Thriver – What’s that saying young people have nowadays? Feel all the feels? Well, that could be a mantra for anyone going through cancer diagnosis/treatment/surgery/the thaw. There will be moments when you literally feel empowered and terrified at the same time. Even intense experiences like survivor guilt, which I blogged about, bring to the surface conflicting emotions of gratitude and sadness wrapped up in a blanket of shame.

Sometimes, old issues come back in new ways.

Therapist – I know what it’s like to attend therapy as a client and experience the resurgence of an issue I thought I’d already dealt with and moved on from. I’ve told my therapist, Oh, I’ve dealt with that already. I don’t have to do it anymore.” Silly rabbit, tricks are for kids! Just because we’ve healed from something, doesn’t mean we don’t need to heal from it some more or heal from it again. Show yourself compassion and kindness as old wounds reopen. 

Thriver – Triggers happen in expected and unexpected ways. I still expect to feel pain when I smell hand sanitizer because that was what the nurses would apply before they touched me during chemotherapy. This has been interesting to deal with during the pandemic. Also, the body remembers. I still experience an unpleasant physical reaction when I watch the snow fall from my back door because it brings back memories of an excruciating day during chemo. Triggers happen. What we can control is how we react.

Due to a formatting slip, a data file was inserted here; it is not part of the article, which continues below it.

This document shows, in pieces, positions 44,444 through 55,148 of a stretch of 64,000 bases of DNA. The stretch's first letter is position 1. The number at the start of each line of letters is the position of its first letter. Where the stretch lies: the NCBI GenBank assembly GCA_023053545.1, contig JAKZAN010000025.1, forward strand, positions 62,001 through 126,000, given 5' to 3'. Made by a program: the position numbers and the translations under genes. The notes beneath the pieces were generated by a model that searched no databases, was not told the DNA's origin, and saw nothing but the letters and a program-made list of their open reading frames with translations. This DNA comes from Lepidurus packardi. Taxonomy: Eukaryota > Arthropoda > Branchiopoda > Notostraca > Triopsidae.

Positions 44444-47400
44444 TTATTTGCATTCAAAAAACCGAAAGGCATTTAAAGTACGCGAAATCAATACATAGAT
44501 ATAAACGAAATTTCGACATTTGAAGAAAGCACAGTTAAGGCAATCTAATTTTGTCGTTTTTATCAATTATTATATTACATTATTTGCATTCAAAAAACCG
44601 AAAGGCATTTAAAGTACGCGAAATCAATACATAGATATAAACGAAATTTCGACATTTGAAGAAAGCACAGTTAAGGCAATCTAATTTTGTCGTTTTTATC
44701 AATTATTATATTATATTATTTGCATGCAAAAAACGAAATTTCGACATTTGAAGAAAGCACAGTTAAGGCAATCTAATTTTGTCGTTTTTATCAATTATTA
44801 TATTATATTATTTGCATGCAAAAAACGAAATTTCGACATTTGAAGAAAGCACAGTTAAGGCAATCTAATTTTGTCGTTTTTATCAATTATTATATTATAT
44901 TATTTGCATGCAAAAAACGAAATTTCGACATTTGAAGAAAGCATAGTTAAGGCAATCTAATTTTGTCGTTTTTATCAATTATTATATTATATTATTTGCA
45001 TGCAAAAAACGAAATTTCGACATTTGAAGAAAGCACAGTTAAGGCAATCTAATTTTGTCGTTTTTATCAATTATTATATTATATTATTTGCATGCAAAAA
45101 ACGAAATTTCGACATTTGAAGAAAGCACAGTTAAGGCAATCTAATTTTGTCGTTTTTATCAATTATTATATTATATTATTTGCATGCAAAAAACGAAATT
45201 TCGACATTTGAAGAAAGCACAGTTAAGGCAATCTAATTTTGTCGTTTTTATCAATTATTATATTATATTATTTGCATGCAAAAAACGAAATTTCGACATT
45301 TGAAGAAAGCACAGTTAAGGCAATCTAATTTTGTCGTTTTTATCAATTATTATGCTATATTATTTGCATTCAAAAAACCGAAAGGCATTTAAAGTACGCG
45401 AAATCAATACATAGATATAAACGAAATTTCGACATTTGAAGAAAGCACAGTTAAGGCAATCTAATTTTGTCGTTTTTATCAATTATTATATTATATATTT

Sometimes, you’ll have to do it alone.

Therapist – Whether I’m the client or the therapist, I know that sometimes we have to do the work alone. I’m there for my clients, as my therapist is there for me. But the hard truth is that what we do outside of the (virtual) therapy room matters. Sometimes the scariest, best, most fulfilling things we can do are done on our own.

Thriver – Hands down, one of the hardest things I’ve ever had to do was walk into my breast implant replacement surgery alone (due to the pandemic) and spend the time leading up to surgery by myself. A part of me broke upon receiving the news that I wasn’t allowed to bring anyone with me. I walked into the hospital and away from my mother with my head high and, somehow, without shedding a tear. As I sat in the waiting room in my gown and socks and watched others sitting with their loved ones (why were they allowed to bring someone?), something in me sparked. Like a flame by my heart. As angry as I was, I could feel myself coming together and growing stronger at the very point where I had broken. I thought, “You’re Cassandra. You’re a beast. You can do this. You can do anything. You’re gonna crush this and, when you do, you’ll be unstoppable.” And I’ve held onto that mood ever since.

To read more from Cassandra, click here.


Cassandra Umbriaco is a guest blogger for Rethink Breast Cancer. Since being diagnosed with stage two breast cancer at 28 years old, she combines her love of writing with a passion to help women affected by cancer. Check out her blog at  

Cassandra is a Registered Psychotherapist (Qualifying) who hopes to connect with and support women affected by cancer. Visit to learn more about Cassandra and her therapeutic approach.